Brabham Automotive, maker of the BT62 track car, was formed through a partnership between two Australian enterprises. Private equity firm Fusion Capital, with decades of involvement in Australia’s transportation industry, worked out a deal with Brabham Group to license the Brabham name. As the “majority shareholder, sole funder, and operator of the Automotive company that bears the famous Brabham name,” Fusion Capital bankrolled the operation, with David Brabham — youngest son of three-time Formula 1 champion Sir Jack Brabham and a Le Mans winner himself — the face and soul of the brand. Sportscar 365 reports the collaboration is officially over due to differences of opinion about the “strategic direction” of Brabham Automotive.

David Brabham said in written statement, “The decision to end the relationship was made after careful consideration and what was in the best interests of all parties and the brand.” Mat Fitch, chairman of Fusion Capital, said in his own written statement that the investment firm is “committed to projects that push the limits and defy convention in the motorsport and automotive sectors.”

The breakup seems to have been a slow burn. In July last year, Australian outlet Car Expert spoke to David about what he called “a reboot” for the company, wanting to build more units of the $1.8M AUD ($1.2M U.S.) BT62 and develop a more affordable variant. At the time, Brabham said in response to detailed questions, “Some of the answers are points of discussion at the moment, so we prefer to wait till these have been sorted.”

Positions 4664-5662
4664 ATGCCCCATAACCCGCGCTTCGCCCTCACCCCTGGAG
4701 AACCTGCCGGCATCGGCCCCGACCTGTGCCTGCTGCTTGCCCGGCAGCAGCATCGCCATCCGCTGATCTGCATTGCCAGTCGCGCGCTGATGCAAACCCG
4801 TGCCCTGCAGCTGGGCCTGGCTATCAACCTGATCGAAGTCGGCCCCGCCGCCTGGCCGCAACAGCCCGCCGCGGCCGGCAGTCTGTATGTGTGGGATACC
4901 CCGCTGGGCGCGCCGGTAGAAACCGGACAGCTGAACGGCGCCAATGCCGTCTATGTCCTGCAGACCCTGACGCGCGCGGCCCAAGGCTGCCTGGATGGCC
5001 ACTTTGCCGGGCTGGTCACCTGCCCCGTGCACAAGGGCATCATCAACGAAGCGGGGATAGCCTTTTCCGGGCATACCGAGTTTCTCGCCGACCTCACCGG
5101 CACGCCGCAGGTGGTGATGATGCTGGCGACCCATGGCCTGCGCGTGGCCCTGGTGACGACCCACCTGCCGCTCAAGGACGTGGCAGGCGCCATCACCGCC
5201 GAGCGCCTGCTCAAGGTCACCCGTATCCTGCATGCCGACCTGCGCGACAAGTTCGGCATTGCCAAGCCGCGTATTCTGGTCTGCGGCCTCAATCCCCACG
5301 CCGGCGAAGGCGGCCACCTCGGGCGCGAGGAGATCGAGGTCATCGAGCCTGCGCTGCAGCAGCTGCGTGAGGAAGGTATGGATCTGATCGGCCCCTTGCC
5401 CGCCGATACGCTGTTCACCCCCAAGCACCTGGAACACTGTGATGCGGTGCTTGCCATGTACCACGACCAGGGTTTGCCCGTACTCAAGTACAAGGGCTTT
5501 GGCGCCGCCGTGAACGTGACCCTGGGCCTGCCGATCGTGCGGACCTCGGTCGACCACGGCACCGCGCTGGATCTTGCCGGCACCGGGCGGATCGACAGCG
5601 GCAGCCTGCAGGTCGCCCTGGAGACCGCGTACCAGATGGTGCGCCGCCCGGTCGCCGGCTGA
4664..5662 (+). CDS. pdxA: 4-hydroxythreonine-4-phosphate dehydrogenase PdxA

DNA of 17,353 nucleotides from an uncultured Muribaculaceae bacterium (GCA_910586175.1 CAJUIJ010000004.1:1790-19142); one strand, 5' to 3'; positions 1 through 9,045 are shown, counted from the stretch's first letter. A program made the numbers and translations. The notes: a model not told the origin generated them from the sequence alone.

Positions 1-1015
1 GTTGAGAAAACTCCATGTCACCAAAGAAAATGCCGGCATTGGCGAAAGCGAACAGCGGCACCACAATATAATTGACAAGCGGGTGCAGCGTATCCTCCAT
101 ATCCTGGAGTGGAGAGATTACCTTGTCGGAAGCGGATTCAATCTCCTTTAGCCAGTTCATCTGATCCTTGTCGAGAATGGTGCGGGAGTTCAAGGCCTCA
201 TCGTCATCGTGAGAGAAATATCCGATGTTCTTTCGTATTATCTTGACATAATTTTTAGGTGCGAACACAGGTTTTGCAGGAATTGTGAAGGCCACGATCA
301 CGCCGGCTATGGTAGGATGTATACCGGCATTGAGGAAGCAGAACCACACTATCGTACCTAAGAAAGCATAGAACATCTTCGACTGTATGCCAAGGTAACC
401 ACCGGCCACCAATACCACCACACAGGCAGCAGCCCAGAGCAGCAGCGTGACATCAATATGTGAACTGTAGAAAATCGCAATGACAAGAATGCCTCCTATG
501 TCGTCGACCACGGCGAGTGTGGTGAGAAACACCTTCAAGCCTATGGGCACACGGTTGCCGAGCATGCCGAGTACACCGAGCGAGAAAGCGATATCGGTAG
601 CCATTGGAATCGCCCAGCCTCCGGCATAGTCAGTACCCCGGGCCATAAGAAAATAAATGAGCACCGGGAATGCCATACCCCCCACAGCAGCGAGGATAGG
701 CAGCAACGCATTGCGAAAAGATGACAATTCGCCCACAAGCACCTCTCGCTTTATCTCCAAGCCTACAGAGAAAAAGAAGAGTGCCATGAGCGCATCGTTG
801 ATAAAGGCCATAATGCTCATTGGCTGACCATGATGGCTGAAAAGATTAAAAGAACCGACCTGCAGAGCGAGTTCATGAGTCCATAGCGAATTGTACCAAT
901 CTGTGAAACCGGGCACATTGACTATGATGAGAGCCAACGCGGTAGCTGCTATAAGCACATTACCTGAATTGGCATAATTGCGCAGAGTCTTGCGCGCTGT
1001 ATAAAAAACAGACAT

Looks like that’s happened. Neither man stated the source of the disagreement, but other Fitch comments as well as Fusion Capital investments suggest a major difference was over electrification. Fitch’s statement also included the line, “Powertrains are evolving, and the opportunity to challenge the mainstream OEMs has never been greater.” The company owns Australia’s Bustech, a maker of municipal buses for Australian cities that is heavily engaged in the transition to electric powertrains and clean fuels. As an offshoot, it’s reportedly looking at developing robotaxis.

Brabham Automotive had big plans for the BT62, planning to sell 70 examples of the track version, create a roadgoing variant that would enable entry into racing series’ like the World Endurance Championship, contest Le Mans, and develop a tech-heavy, one-on-one driver coaching operation. We don’t know how many ended up in private hands. It sounds like the BT62’s story isn’t necessarily over, but whatever the BT62 potentially morphs into won’t bear the Brabham name and might not be powered by a naturally aspirated, 700-horsepower, 5.4-liter Ford V8. Yet another Fitch line was, “My family and I have invested in automotive and manufacturing for over 40 years and … what we have created provides the perfect platform for the future.”  

Given more time and that road-going version, the BT62 might have been able to make more of a name for itself. The track version set a lap record at Australia’s Mount Panorama circuit, and scored a race win plus a few podiums in the GT2 European Series.

We undoubtedly haven’t heard the last of the Brabham name, either. The scion wrote, “While it is regrettable that our relationship with Fusion Capital has come to an end, the collaboration helped further evolve Brabham to a new and exciting future. … With the brand license for Automotive ended, it opens the doors for future business ventures in the Motorsport, Automotive and Heritage sectors. I would like to personally thank everyone who contributed and supported to this project over the years.”